Mossambey: Possession of Distilled Essence, Skin Theft, Hair Removal, Grandiosity, Murder (Involuntary), Manslaughter (Voluntary.)

Tacityl: Genetic Despiraling, Petty Theft, Grand Theft, Macroeconomic Theft, Murder (Direct), Murder (Sociological.)

Unicorn: Assault, Ritual Mockery, Sumptuary Violations, Importuning an Aristocrat, Kidnapping, Murder, Social Mobility, Intent to Commit Poisoning

Wittenmond: Aggravated Disrespect, Crimes Against the Reinheitsgebot, Murder, Improper Disposal of Human Remains, Improper Contamination of a Beer Vat.

Xion: Assault, Organ Trafficking (Human), Organ Trafficking (Inhuman), Overage Drinking, Murder.

Zeck: Murder (Economic), Murder (Recreational), Murder (Economic with Recreational Overtones.)


The Gaean Reach, the Roleplaying Game of Interstellar Vengeance, brings to your tabletop the legendary cycle of science fiction classics by the great Jack Vance. This ingenious hybrid fuses the investigative clarity of the GUMSHOE system with the lethal wit of the Dying Earth Roleplaying Game. Purchase The Gaean Reach in print and PDF at the Pelgrane Shop.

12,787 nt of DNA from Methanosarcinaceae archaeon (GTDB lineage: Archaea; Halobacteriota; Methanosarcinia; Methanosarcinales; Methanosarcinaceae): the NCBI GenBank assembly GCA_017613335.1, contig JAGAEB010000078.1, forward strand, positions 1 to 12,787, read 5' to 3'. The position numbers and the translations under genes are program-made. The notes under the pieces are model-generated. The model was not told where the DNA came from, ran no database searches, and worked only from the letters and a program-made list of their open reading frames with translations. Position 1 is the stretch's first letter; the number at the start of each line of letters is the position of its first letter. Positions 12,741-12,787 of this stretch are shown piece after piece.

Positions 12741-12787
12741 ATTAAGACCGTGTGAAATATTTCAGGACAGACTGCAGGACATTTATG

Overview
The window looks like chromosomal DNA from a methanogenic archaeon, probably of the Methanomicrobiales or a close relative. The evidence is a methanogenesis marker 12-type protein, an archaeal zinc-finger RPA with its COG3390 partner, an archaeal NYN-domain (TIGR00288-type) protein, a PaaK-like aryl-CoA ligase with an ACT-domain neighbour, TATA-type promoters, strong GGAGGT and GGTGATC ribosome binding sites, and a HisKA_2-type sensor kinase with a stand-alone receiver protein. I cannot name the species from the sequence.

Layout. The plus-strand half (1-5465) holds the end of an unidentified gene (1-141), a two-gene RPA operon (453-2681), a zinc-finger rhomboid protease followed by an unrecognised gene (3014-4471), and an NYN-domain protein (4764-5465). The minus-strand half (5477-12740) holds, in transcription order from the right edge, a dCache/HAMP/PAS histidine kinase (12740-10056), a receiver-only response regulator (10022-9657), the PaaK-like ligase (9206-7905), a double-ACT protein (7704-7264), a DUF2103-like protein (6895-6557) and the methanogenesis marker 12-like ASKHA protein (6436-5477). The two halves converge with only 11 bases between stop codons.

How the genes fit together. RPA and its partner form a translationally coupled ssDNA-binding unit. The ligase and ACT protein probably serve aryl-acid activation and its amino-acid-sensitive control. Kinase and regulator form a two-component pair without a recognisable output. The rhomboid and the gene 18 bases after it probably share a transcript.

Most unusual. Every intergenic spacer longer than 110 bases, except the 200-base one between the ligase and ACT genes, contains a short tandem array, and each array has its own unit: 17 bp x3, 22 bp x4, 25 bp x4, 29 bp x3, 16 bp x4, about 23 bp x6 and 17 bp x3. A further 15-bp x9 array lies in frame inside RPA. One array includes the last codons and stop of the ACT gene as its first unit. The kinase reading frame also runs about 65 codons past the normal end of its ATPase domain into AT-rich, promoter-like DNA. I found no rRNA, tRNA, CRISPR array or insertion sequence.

A flood of vintage NYPD crime photos will be resurfacing digitally, thanks to a grant from the National Endowment for the Humanities. Many date from the prime period of Lovecraftian horror, making them ideal handout fodder for your Trail of Cthulhu games. These images, including crime scene images from murder investigations, bring real-life grit to a time we often imagine in a prettier, Hollywood studio production design.